Home Education Magazine
May-June 2001 - Articles and Columns
Big Hairy Audacious Goals - Julie Bogart
Last spring I learned an acronym that changed the lives of my kids: B-HAG - Big Hairy Audacious Goals. My husband's company set their long-term goals using that term and I thought, "Aha! Perfect for homeschool."
So I asked my kids what big, hairy, audacious, sky's-the-limit kind of goals they would like to pursue while they're still kids at home. I was startled by the clarity and unique vision of each child.
My oldest son, Noah (13), said that he'd like to act in a Shakespeare play, learn to design computer games and play the piano. Piano, it turns out, was the secret passion of Noah's heart. He had wanted lessons for years and began to well-up with tears when he told me that his life would be happy if he could just learn how to play. Gulp! How come I hadn't known that?
Next in line was my daughter, Johannah (11). She reeled off two enormous projects that took my breath away. She wants to produce a Jane Austen-style ball instead of a high school prom for herself and other homeschooled friends. In order to do it, she needs to take Vintage dance lessons, then hold classes to teach these dances to other kids. In addition, she plans to learn how to sew the dresses from that era so that she can make costumes.
Her second goal (as if that one didn't already overwhelm me) is to direct her own production of A Midsummer Night's Dream. "And I'm going to do it, Mom," she told me emphatically. I didn't doubt her!
When I was a kid, school provided me with sensible goals that wouldn't interfere with my parents' lives too much. I wasn't taught to dream about bigger-than-life projects that would require driving all over kingdom come or that would oblige my family to participate in my areas of interest. Instead, I joined the pre-fab school organizations that offered me bite-sized experiences of the interests I had. Certainly some of my teachers rose above the mediocrity and contributed profoundly to my life, but on the whole, most of my school life was keenly managed and required mere compliance from me. I didn't own the experiences and I certainly didn't orchestrate them.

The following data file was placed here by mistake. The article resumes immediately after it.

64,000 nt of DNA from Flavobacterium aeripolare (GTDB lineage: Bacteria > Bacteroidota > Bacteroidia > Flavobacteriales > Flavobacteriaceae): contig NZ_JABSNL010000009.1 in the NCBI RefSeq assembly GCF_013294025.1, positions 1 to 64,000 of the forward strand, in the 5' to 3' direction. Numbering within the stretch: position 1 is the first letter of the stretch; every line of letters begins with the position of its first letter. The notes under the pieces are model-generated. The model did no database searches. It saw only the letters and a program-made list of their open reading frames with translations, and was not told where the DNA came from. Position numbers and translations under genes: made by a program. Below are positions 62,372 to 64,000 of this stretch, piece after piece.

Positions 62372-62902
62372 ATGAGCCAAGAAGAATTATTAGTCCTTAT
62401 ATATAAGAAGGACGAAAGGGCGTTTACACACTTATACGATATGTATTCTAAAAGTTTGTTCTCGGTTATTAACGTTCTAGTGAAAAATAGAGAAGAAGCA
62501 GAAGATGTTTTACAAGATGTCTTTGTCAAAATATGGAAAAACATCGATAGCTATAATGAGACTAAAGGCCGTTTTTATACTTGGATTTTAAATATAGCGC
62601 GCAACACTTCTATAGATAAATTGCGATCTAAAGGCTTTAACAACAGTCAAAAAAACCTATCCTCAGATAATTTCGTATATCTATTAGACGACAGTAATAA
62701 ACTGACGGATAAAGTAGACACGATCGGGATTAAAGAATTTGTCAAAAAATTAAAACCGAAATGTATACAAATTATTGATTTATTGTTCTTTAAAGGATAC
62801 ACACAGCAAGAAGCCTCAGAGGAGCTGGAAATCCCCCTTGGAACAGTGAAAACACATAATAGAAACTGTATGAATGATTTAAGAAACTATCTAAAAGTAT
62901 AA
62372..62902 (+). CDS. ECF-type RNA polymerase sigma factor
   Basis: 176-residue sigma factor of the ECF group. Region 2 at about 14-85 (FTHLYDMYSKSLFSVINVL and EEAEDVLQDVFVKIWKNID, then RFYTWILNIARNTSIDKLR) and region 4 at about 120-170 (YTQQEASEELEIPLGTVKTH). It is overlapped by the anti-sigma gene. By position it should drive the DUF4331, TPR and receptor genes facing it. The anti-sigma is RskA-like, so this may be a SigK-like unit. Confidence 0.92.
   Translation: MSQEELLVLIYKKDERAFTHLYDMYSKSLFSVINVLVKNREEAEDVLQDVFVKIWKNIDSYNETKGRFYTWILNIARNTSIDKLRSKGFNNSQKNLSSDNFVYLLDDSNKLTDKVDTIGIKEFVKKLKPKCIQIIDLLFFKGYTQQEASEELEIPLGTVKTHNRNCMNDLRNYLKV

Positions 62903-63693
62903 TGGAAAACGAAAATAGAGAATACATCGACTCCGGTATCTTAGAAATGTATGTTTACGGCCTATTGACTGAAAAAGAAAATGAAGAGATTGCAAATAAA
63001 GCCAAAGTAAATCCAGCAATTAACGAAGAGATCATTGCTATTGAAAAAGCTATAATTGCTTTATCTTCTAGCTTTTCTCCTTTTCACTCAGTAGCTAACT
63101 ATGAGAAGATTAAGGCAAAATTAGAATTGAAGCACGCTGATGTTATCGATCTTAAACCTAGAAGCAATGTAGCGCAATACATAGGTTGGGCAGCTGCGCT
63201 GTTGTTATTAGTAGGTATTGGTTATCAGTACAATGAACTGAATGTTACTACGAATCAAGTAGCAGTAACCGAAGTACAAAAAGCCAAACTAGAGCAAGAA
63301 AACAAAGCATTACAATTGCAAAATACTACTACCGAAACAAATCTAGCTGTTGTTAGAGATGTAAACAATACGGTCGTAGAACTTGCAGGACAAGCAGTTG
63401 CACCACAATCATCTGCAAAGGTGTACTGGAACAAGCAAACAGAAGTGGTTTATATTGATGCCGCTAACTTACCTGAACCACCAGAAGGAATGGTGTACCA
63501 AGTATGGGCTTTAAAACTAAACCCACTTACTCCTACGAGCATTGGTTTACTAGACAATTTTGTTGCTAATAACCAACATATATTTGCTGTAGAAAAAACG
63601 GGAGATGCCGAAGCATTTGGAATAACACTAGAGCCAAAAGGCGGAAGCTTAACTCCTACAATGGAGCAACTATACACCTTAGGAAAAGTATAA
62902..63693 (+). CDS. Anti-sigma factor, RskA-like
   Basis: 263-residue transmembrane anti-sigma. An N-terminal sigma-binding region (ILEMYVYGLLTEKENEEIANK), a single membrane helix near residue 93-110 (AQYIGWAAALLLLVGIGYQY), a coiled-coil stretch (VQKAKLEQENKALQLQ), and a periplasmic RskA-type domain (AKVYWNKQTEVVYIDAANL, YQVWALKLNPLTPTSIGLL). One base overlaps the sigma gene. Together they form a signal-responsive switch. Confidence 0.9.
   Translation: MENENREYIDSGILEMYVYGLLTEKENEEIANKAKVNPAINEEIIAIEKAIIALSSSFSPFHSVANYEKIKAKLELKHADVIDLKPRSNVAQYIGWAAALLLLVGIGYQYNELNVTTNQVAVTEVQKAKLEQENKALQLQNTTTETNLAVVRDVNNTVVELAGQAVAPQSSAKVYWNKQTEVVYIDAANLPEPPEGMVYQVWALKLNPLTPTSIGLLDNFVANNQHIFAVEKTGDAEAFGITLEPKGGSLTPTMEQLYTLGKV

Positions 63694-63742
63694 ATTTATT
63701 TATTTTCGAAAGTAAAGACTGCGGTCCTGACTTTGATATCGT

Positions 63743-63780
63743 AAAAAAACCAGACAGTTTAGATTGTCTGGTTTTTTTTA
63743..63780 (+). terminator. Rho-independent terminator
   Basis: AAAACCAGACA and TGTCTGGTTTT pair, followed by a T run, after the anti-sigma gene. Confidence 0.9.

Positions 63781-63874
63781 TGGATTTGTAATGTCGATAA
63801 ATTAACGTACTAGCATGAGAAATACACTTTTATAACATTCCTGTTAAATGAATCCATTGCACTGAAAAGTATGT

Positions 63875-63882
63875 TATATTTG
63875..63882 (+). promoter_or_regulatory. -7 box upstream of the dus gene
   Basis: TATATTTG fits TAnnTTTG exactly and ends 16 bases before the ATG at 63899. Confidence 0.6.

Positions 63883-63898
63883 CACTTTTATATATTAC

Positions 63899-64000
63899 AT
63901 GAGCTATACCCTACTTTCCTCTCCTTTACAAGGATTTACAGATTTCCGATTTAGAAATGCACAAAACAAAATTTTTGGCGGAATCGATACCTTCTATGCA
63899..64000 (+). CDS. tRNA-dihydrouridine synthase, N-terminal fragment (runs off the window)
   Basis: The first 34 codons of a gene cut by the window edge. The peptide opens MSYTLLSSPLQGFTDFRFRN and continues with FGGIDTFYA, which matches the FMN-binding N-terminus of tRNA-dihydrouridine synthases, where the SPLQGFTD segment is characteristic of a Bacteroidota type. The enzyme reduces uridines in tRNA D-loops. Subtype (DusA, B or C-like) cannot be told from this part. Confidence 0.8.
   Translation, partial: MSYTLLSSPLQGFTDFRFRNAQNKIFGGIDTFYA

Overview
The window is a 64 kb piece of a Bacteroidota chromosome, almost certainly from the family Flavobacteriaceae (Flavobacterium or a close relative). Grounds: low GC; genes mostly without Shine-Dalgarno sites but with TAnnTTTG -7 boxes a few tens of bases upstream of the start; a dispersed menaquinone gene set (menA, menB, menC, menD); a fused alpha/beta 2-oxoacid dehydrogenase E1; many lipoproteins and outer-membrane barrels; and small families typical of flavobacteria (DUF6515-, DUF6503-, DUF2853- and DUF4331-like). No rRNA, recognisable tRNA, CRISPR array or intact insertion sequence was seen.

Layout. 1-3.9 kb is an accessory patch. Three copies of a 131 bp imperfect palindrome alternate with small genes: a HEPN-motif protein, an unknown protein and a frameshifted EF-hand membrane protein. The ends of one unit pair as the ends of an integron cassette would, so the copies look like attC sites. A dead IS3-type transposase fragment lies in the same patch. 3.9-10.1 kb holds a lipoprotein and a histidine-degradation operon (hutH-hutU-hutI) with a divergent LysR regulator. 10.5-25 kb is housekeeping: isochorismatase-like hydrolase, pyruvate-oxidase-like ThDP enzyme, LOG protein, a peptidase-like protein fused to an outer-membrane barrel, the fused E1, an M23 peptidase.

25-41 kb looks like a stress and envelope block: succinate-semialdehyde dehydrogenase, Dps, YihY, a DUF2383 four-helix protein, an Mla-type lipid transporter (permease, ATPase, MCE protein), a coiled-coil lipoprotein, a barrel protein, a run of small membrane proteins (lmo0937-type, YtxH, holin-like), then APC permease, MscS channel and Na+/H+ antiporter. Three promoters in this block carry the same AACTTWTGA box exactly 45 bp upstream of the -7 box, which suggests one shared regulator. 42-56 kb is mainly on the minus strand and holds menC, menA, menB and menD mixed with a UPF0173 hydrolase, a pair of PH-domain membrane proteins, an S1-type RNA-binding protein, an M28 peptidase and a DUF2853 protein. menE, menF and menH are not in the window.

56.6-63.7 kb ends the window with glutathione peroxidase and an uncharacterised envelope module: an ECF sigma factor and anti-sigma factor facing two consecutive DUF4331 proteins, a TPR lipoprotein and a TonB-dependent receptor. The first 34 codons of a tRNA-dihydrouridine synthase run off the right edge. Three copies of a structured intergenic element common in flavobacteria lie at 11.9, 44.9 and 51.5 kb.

Enter the B-HAG into our family. Suddenly I'm on a radical learning curve led by my kids. It dawned on me that instead of micro-managing their experiences, I could throw myself into their big dreams by offering the kind of support that an adult can give to a young person - I can drive, I can look stuff up in the phone book, on the Internet and in the community papers, I can fix hair to look like Lizzie Bennett.
What I don't have to muster is the energy to "get up" for these activities. We've found that the B-HAG itself drives our children to a level of motivation that releases energy throughout the family. For instance, we signed up to usher at the local Shakespeare Festival in town. My husband and I usher with the two oldest kids so that both of them can continue to stay connected to their love of Shakespeare. As luck would have it, Noah was asked to audition for their production of Macbeth! He didn't get the part, but it made his dream of acting in a professional Shakespeare production that much more real.
When I took my daughter to her first Vintage Dance class (with adults, I might add - no kids in that group) she looked a bit intimidated. I urged Noah to join her for "just one night." Well, he got hooked and the two of them spent the next fifteen weeks dancing together in class, at home and finally at the Winter Ball. We brought the entire family along and now everyone wants to learn Vintage Dance.
My younger kids have caught the spirit of these big dreams too. Them is learning to play the recorder en route to the saxophone, they all enjoy watching Shakespeare films with us at home and my four-year-old daughter is well-acquainted with the cast of Jane Austen characters that people her imaginative play.
My six-year-old boy is fascinated with animals and stated that his B-HAG is to train pet rats. For his birthday last summer, he received two males. Noah found Internet sites that teach how to train pet rats. Now he's teaching his younger brother how to make that dream come true. (So far, the Cheerio rewards are ending up in my kids' mouths more than the rats', but it's a beginning!)